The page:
1. Space Marines.
The fact that the Space Marine army is the most popular is one of the worst
kept secrets of the game. Aside from having one of the strongest lists,
it also features the most amounts of available plastic miniatures. In fact,
once the product support for the new codex is released, it will be possible
to field an army made up entirely of plastic figures. Here is a list of
figures that are plastic, or plastic with metal bits, available for the
All of the kits are fairly easy to assemble,
yet still offer opportunities for posing and converting for the creatively
minded. Add to that all the vehicles and the Dreadnought kit, and you can
see there is a lot to choose from.
Command Squad (new);
Attack Bikes; and
2. Tyranids. The Tyranids
have only four plastic kits: Warriors, Genestealers, Hormagaunts/Termagants/Rippers,
and the Hive Tyrant, the last of which includes metal parts. But by using
the mutable rules in the back of the codex, these models would be enough
to create an entire army. It can be tricky to model some biomorphs or swap
for the correct claws or gun, and the fact that the Termagants and Hormagaunts
share a box is irritating if you want to use only one of those species.
However, when you are done assembling your figures, you are rewarded with
a consistent looking army that, when painted, can look very impressive.
3. Orks. Just because there
haven’t been new miniatures in awhile doesn’t mean this army is at a disadvantage.
The kits—Boyz, Stormboyz, Stikkbommas, and Warbikes—may be used to form
a strong backbone to any Ork army. With a little creativity and the judicious
use of some metal Nobs and special weapons, you can also fashion Trukk
Boyz, Skar Boyz, ‘ard Boyz, Flash Gitz, and Burna Boyz, which covers almost
all of the Troop and Elite choices. The Ork models are blissfully simple
to assemble and the basic Boyz box offers the option for shootas or close
combat weapons, making it one of the more useful “regiment” box kits.
4. Necrons. As long as you
don’t crave variety (a benefit when constructing a Necron army), you can
build a very fine force of nothing but Warriors, Scarabs, Destroyers, and
Heavy Destroyers using the plastic kits available to Necrons. Add a Lord
or Destroyer Lord to your mass of Warriors, and you are ready to hit the
battlefield. Just be warned: the Warrior models can be very fragile and
somewhat tricky in getting the arms to line up. Of course, Necrons may
be the easiest army to paint if all you want to do is prime them black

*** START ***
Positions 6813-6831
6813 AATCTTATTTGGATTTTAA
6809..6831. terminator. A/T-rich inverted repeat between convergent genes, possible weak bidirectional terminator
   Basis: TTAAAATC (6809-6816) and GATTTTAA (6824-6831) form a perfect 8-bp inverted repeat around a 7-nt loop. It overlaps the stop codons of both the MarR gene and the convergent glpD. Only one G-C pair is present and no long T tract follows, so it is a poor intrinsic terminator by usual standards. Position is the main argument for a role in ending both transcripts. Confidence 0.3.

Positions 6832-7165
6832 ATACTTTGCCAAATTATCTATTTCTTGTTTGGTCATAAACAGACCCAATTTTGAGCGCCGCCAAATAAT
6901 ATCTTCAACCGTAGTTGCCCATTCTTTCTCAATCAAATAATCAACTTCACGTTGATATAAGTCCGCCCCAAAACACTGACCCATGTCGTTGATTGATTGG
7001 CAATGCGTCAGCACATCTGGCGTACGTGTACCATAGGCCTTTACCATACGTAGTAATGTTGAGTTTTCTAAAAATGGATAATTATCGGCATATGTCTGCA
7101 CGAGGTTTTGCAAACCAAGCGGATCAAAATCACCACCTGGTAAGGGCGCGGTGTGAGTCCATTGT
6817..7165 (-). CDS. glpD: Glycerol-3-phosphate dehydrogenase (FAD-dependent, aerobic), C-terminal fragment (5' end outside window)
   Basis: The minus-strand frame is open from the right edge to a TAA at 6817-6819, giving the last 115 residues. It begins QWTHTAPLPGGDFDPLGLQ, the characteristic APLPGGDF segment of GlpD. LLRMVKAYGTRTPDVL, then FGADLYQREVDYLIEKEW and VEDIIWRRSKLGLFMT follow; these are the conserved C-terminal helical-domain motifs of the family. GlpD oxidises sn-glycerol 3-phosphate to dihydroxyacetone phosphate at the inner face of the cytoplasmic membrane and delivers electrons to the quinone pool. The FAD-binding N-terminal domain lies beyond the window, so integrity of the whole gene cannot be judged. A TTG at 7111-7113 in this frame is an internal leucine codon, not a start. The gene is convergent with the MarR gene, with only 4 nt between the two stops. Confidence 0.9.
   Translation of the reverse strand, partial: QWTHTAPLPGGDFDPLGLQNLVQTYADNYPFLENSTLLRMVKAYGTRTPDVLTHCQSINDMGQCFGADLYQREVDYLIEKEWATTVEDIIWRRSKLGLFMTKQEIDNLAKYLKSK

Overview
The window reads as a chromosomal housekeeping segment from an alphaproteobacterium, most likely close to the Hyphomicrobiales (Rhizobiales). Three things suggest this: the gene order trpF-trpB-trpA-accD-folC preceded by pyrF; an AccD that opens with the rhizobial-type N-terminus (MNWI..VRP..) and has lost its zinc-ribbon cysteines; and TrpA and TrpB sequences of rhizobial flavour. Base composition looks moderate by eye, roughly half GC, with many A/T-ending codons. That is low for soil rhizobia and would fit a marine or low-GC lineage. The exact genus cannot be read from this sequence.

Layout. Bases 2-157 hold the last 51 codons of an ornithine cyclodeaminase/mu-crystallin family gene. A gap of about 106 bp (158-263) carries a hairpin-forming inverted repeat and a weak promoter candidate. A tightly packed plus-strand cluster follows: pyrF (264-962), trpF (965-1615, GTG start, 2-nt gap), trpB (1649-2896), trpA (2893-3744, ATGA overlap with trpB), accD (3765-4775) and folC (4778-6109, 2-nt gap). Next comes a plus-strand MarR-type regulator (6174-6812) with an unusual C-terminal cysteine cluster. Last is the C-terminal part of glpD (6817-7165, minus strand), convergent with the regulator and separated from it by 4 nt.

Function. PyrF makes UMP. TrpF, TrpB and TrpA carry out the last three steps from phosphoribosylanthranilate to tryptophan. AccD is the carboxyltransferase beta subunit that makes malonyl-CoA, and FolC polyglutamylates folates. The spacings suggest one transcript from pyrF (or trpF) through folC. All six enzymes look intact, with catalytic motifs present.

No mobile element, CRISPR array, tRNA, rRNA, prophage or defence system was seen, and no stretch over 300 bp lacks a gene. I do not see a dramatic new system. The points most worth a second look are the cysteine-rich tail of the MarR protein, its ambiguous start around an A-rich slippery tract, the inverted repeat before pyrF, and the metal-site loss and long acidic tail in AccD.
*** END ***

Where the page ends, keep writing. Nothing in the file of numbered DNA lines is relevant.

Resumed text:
and drybrush them in a suitable metallic tone.
5. Tau. Another new entrant
into the 40K ranks, the Tau benefit from the fact that all of the Battlesuits
are plastic models. That, in addition to the Fire Warriors and Kroot (if
you choose to include them), can provide a strong basis for an army. I
have not assembled any Battlesuits (Crisis or Broadside), but the Fire
Warriors are pretty straightforward. I recommend watching three hours of
Evangelion before deciding to collect a Tau army, just to
get the idea.
6. Imperial Guard. Until recently,
the Imperial Guard was one of the worst armies to collect: all that were
available were squads of metal miniatures, and you were going to need a
lot of them. The first relief came in the form of the Catachans, which
while not being the best-looking figures, at least offered Guardsmen in
bulk (pun intended).
With the release of the Cadians,
however, GW has finally provided great Guard figures that won’t break the
bank. The best new addition is plastic heavy weapon teams that include
all of the heavy weapon options you can choose. You can take your spare
autocannons or lascannons from the heavy weapon sprues and upgrade your
Sentinels (also a plastic model). You can build an infantry-heavy army,
or add tanks (which are mostly plastic kits) and build a more balanced
7. Chaos. Unlike their Imperial
brethren, Chaos Marines have only two true plastic kits: Chaos Space Marines
and Khorne Berserkers. While you can build a pretty large force just using
these models and the mutations sprue, if you want to include demons, daemons,
or Raptors, you will be going metal. Still, the figures assemble about
the same as Space Marines and look wicked cool.
8. Eldar and Dark Eldar. I
have included the two Eldar armies together, not because of the rumor that
they will be combined in some future codex, but because both armies offer
pretty much the same choices as far as plastics go. Both armies have a
Troop option (Guardians for Eldar, Warriors for Dark Eldar) and Fast Attack
option (Jetbikes). Eldar get Vypers and Shining Spears, Dark Eldar get
Raiders and Ravagers. I’d call it even.
9. Daemonhunters. The Daemonhunter
army has plenty of neat figures and customizable characters, but the only
plastic figures you are going to get are the ones from your allied Space
Marine or Imperial Guard squads.
10. Witch Hunters.
This is even worse than the Daemonhunter army, as you trade the option
for plastic Space Marines for the all-metal option of Sisters of Battle.
While the range of figures is fantastic, it has to be one of the most expensive
armies to collect.